A taste of ‘Home Depot Baroque’ at Suyama Space - Published in Seattle Times, October 24, 2014
Baroque art may have had its heyday hundreds of years ago, but its spirit lives on. With the debut of the sculpture “Never Finished” at Suyama Space in Belltown, two prime examples of Home Depot Baroque – energetic, theatrical installations made up entirely of tools and fixtures – can currently be visited in the same morning, for a refreshing blast of industrial chic.
The several hundred levitating tubes rise from floor to ceiling across the length of the room. A large number of the tubes have been painted black, and these act as a sort of cage for the lit ones, which seem to twist and turn and dance on their way to heaven, or at least the roof. (I’ll get back to heaven later).
One requirement of Suyama Space installations is that the artists design their piece as a response to the particularities of the room, and Lilienthal and Zamora have cooled the natural light with blue filters so as to heighten the glow of their piece, as well as (like many previous Suyama artists) exploiting the contrast between the buzzy tech of their sculpture and the rough-and-tumble setting. The electricity itself becomes an integral part of the piece, as the lifting fluorescent cloud drips hundreds of thin black cables like rain, which then gathers in an inky pool on the floor where the various ballasts and transformers that power the lights are treated like another sculptural element.
The moving white tubes appear to me like frisky horses trying to break out of their corral: first one or two errant tubes zig-zag through their black tube enclosure, then the pace quickens, and halfway up there is a virtual explosion of light and motion, barely contained by the overall structure; after that, the pace slows again, and few outlier tubes nearly touch the ceiling, where the black cage reappears.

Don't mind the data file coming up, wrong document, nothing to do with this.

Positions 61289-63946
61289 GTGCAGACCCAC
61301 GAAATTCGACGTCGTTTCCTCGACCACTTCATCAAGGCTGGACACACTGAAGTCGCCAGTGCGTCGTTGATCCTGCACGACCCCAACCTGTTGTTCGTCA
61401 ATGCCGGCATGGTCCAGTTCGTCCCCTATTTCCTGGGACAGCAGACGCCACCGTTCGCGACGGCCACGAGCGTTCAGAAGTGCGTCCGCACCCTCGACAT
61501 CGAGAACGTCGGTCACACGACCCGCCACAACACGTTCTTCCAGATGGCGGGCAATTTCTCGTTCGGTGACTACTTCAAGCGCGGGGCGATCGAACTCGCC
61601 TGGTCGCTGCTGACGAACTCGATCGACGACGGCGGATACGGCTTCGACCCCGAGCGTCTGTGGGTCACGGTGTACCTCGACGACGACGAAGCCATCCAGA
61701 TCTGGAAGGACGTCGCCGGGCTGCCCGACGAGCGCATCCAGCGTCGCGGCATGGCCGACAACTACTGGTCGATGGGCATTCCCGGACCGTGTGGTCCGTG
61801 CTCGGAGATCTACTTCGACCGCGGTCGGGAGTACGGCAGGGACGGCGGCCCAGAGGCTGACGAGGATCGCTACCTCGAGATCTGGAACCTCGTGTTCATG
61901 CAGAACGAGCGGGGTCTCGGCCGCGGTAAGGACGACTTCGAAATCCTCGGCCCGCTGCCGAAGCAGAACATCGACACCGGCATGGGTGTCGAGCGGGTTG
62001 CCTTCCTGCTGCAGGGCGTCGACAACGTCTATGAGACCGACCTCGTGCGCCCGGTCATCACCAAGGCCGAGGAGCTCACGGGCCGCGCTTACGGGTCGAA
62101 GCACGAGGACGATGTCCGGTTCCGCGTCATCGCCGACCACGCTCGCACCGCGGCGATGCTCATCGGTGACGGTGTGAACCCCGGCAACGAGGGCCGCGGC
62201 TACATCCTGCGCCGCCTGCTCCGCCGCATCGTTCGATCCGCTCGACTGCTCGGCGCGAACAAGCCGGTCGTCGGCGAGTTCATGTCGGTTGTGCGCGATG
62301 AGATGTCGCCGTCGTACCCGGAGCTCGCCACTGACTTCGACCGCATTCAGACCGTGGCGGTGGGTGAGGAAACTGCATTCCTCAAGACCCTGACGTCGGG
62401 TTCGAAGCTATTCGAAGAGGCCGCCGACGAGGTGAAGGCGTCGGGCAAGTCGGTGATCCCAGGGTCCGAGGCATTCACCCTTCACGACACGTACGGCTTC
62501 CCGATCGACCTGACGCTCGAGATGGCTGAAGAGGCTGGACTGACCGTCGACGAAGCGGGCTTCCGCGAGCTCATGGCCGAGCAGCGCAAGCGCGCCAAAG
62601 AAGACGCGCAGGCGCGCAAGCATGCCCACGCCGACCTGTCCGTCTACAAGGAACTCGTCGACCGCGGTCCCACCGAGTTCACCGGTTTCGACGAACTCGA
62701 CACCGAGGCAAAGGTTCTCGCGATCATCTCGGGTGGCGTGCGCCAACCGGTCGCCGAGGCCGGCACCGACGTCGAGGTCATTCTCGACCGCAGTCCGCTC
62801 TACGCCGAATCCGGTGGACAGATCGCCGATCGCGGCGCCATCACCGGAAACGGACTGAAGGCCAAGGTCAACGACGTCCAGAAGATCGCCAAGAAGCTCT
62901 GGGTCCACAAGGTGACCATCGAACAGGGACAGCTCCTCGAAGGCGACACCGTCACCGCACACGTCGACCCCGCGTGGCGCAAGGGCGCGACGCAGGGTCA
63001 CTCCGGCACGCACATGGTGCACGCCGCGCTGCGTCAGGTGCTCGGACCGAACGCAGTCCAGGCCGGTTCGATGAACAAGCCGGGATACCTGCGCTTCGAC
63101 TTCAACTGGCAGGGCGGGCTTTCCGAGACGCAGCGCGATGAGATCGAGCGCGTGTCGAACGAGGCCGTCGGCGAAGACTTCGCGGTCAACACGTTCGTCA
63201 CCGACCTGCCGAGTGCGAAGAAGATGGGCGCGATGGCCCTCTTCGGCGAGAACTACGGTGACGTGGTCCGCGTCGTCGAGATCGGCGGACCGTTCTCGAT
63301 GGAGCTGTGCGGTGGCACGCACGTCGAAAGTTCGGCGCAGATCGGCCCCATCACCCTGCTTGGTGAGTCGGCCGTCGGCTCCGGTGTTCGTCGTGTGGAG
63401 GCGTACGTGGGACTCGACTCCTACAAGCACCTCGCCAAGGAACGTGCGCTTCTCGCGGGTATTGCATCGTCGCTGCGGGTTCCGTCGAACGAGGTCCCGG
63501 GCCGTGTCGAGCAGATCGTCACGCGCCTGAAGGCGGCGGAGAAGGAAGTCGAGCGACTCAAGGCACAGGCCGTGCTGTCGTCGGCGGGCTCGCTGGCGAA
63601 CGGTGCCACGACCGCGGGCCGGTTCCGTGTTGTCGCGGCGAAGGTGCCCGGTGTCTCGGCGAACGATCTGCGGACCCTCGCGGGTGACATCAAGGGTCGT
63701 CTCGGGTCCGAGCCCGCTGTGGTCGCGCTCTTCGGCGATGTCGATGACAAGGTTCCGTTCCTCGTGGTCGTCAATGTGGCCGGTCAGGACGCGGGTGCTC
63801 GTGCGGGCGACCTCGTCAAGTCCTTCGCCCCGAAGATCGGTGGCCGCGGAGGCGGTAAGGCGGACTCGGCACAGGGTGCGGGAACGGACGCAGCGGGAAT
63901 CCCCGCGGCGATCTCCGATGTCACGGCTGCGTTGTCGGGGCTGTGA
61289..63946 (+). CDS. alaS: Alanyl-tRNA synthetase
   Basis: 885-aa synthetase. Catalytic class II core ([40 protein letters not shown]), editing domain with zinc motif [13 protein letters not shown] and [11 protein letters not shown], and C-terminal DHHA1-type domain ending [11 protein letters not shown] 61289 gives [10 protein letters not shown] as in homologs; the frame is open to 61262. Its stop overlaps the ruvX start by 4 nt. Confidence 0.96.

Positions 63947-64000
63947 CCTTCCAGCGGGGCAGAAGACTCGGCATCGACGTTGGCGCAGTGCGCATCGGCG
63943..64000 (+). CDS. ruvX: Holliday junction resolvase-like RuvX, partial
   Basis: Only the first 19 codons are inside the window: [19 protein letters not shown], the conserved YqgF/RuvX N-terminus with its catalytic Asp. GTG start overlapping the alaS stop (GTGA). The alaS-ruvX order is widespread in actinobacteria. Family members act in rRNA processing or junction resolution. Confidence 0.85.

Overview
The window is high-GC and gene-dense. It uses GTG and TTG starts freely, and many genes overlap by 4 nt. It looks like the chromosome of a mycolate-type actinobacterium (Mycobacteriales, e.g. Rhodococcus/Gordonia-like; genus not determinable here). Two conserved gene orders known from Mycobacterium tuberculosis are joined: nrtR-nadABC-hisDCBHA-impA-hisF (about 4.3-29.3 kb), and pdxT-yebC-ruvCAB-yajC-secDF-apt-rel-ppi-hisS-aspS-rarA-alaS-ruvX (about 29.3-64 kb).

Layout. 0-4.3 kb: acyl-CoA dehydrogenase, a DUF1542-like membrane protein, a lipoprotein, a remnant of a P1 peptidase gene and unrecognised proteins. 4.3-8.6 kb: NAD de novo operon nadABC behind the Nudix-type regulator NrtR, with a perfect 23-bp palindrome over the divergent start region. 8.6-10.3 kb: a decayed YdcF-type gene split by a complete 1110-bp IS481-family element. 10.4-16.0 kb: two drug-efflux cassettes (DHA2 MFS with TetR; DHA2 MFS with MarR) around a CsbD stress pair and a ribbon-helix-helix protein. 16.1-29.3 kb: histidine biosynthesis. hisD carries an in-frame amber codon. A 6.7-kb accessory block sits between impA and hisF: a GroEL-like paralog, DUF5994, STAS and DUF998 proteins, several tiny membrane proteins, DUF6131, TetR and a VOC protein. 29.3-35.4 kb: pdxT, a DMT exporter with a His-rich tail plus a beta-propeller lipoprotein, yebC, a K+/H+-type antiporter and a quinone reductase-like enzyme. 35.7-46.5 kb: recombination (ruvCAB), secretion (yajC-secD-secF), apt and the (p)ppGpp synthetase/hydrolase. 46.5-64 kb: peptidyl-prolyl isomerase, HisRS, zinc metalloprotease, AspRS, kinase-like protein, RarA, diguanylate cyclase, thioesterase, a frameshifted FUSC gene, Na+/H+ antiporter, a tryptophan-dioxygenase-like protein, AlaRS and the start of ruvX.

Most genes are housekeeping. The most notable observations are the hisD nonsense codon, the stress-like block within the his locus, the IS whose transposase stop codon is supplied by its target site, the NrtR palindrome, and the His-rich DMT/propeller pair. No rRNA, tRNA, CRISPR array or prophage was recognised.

Besides sharing a hardware store aesthetic, the Suyama Space work is essentially built around the same narrative arc as the even more ambitious and gigantic Sarah Sze sculpture which hangs permanently in the lobby of McCaw Hall. Sze’s piece, “An Equal and Opposite Reaction”, also aims skywards. Much harder to read because of its size and complexity, it is designed to whirl all manner of items upwards, like a Home Depot tornado: everything from desk lamps and electric fans, to carpenter’s levels and stepladders are set aloft. The stepladders are key; stand-ins for the human figure, the piece starts and ends with stepladders, which continue throughout, and the uppermost ladders have been altered and bent to look like they are about to catapult themselves into the surmounting air, arms akimbo.
Contemporary art can seem removed from history, as though the nature of our modern life with its Twitter and terrorists has un-tethered us from generations preceding. Baroque artists, faced with an equally troubled time, responded with art celebrating Elevations to Heaven in an exuberant and theatrical way; is it too far-fetched to see a similar human impulse linking these two 21st-Century ascensions with those of the past?